- Try sitting quietly in one good location. Let wildlife get used to your presence. Many animals that have hidden will reappear once they think you are gone.
- Walk quietly in designated areas, being aware of sounds and smells. Often you will hear more than you will see.
- Teach children quiet observation. Other wildlife watchers will appreciate your consideration.
- Look for animal signs. Tracks, scat, feathers, and nests left behind often tell interesting stories.
For photos of what you may see at the refuge, please see the photos and videos page.
- A five-mile auto tour and two hiking trails offer pathways into the prairie and along Coushatta Creek. Be sure to bring your binoculars and a camera. Refuge trails are open every day of the year from sunrise to sunset. All motor vehicles must stay on the designated auto tour route. The road is unimproved and adverse weather may force the refuge staff to close the road at certain times. The auto tour loop can also serve as a hiking trail.
- The Horseshoe Lake Trail and bird blind are located just beyond the Visitor Center. The Sycamore Trail provides excellent opportunities to enjoy the native coastal prairie as well as riparian areas. Both trails are approximately 1 mile in length, with a 0.5 mile connecting trail between them. Enjoy the magnificent wildflowers, butterflies and tall grasses as you walk along this beautiful trail . Please note, you may encounter venomous snakes, mosquitoes, alligators and fire ants as you explore, so please be mindful and do not disturb them.
Groups interested in special programs are encouraged to call ahead to make sure staff is available. Individuals with disabilities are encouraged to contact the refuge for information on special accommodations. Friends of Attwater Prairie Chicken Wildlife Refuge is currently developing environmental education programs and materials to deliver to area schools. To help with this initiative, or to set up an educational visit for your students, contact the refuge staff.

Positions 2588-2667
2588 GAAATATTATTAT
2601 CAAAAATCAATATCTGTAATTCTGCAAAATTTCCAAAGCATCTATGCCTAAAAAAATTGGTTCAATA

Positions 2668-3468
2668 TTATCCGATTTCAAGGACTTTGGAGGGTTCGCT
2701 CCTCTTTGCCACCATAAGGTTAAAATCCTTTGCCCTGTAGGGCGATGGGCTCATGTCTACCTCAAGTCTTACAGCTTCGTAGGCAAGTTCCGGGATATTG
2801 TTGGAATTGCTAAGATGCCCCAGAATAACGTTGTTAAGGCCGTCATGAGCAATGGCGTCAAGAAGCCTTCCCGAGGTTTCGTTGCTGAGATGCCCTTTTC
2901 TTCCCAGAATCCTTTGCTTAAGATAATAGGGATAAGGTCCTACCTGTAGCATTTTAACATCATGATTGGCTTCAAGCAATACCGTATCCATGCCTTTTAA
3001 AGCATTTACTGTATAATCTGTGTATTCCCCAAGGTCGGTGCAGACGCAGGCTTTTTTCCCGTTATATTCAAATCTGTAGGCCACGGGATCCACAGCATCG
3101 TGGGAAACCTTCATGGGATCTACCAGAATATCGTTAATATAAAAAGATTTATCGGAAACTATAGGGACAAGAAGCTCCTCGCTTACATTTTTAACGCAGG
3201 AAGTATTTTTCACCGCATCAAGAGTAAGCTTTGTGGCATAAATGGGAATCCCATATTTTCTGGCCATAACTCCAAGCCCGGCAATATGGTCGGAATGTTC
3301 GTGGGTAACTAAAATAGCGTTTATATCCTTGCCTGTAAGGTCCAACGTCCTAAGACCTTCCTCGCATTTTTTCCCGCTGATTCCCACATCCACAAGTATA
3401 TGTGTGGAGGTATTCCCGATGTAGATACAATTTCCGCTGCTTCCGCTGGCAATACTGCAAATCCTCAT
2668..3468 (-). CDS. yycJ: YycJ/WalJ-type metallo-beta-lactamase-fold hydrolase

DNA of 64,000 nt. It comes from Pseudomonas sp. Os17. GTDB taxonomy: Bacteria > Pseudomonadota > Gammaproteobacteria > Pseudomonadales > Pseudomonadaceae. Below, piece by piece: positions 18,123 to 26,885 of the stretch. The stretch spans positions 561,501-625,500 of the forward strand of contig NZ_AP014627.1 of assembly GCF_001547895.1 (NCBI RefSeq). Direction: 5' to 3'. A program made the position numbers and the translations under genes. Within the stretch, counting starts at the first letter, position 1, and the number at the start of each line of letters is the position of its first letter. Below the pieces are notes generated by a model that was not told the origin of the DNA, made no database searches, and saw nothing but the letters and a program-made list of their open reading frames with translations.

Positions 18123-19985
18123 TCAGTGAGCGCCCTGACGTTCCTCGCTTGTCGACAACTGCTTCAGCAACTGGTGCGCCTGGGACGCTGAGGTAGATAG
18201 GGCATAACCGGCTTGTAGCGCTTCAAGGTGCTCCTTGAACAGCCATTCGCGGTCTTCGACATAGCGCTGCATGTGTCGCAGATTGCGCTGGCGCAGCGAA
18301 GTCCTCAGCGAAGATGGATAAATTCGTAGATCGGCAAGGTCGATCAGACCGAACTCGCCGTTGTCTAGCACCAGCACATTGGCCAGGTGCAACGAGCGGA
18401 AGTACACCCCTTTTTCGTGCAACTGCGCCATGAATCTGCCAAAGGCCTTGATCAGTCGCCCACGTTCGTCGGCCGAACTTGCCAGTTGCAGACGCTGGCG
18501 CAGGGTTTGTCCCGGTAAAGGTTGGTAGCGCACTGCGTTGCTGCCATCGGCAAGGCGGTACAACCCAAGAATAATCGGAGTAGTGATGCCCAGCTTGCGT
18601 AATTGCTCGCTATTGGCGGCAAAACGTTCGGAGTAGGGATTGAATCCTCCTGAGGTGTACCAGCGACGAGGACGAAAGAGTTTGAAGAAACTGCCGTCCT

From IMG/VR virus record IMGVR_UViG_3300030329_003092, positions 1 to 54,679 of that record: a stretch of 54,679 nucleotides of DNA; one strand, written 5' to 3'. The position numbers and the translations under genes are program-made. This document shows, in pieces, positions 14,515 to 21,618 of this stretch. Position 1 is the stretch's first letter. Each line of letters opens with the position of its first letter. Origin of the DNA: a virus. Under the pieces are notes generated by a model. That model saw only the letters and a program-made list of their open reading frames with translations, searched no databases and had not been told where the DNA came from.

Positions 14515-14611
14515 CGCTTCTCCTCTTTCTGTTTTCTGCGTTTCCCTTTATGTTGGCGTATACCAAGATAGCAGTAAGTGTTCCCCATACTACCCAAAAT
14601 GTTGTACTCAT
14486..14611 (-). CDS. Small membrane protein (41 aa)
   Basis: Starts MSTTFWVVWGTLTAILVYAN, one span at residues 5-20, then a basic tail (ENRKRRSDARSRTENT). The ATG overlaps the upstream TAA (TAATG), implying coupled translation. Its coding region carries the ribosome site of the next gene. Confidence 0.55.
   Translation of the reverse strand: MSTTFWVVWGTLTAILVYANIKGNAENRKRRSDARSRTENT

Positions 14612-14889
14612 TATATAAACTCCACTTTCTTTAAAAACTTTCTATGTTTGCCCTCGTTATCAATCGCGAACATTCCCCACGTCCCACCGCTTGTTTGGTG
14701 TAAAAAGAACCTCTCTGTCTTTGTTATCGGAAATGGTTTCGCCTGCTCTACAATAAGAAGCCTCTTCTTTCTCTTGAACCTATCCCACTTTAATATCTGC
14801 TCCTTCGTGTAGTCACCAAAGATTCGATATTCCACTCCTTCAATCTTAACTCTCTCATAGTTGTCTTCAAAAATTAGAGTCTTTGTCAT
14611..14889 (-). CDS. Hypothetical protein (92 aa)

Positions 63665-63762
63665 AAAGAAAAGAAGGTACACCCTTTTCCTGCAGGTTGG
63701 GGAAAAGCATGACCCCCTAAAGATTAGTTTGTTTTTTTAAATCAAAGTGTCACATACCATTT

For more information:
The public is invited is to join us annually for the Attwater’s Prairie-Chicken Festival, Booming and Blooming, the second weekend in April, except when it falls on Easter weekend, then it will be the weekend prior. This is one of the best opportunities to observe the outstanding “booming” exhibit of the Attwater’s prairie chicken on the traditional mating grounds, or “leks.” Guided birding tours, wildflower walks and refuge tours are also offered during this weekend event. Visitors may reserve a spot on a guided van tour of the refuge, conducted on the first Saturday of each month (need to confirm if they are doing this all year or selected months) by contacting the refuge headquarters.
Christmas Bird Count: From mid-December into January thousands of volunteers across the country take part in this popular citizen-science program! The Attwater Prairie Chicken NWR count circle regularly ranks in the top 20 nationally for total species observed. Join the effort on Wednesday, December 18, 2019. Contact compiler Sumita Prasad to find out details and volunteer opportunities.
International Migratory Bird Day, (IMBD), held annually on the second Saturday in May is an invitation to celebrate and support migratory bird conservation.